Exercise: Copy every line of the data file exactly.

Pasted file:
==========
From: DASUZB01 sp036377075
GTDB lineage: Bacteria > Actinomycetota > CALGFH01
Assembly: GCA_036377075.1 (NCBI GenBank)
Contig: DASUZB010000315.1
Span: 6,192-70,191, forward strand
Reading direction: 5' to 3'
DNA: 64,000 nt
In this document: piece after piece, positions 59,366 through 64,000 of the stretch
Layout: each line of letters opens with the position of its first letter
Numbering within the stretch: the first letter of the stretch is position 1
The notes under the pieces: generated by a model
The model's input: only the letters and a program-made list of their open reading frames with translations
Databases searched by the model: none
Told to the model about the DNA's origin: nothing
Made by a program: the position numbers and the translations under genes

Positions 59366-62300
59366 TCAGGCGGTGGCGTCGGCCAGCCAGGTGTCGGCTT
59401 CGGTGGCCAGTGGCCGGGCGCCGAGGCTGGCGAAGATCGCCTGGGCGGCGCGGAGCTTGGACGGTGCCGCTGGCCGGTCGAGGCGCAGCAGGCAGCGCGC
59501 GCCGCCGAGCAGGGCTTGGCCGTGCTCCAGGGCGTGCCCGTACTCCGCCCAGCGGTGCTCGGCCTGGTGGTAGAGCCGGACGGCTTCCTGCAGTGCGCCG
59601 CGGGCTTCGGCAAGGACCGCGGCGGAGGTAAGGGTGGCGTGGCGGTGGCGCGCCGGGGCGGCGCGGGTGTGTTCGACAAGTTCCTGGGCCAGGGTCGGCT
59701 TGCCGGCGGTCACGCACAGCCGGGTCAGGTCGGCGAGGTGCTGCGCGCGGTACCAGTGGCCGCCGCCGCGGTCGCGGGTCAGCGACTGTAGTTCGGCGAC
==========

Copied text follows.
From: DASUZB01 sp036377075
GTDB lineage: Bacteria > Actinomycetota > CALGFH01
Assembly: GCA_036377075.1 (NCBI GenBank)
Contig: DASUZB010000315.1
Span: 6,192-70,191, forward strand
Reading direction: 5' to 3'
DNA: 64,000 nt
In this document: piece after piece, positions 59,366 through 64,000 of the stretch
Layout: each line of letters opens with the position of its first letter
Numbering within the stretch: the first letter of the stretch is position 1
The notes under the pieces: generated by a model
The model's input: only the letters and a program-made list of their open reading frames with translations
Databases searched by the model: none
Told to the model about the DNA's origin: nothing
Made by a program: the position numbers and the translations under genes

Positions 59366-62300
59366 TCAGGCGGTGGCGTCGGCCAGCCAGGTGTCGGCTT
59401 CGGTGGCCAGTGGCCGGGCGCCGAGGCTGGCGAAGATCGCCTGGGCGGCGCGGAGCTTGGACGGTGCCGCTGGCCGGTCGAGGCGCAGCAGGCAGCGCGC
59501 GCCGCCGAGCAGGGCTTGGCCGTGCTCCAGGGCGTGCCCGTACTCCGCCCAGCGGTGCTCGGCCTGGTGGTAGAGCCGGACGGCTTCCTGCAGTGCGCCG
59601 CGGGCTTCGGCAAGGACCGCGGCGGAGGTAAGGGTGGCGTGGCGGTGGCGCGCCGGGGCGGCGCGGGTGTGTTCGACAAGTTCCTGGGCCAGGGTCGGCT
59701 TGCCGGCGGTCACGCACAGCCGGGTCAGGTCGGCGAGGTGCTGCGCGCGGTACCAGTGGCCGCCGCCGCGGTCGCGGGTCAGCGACTGTAGTTCGGCGAC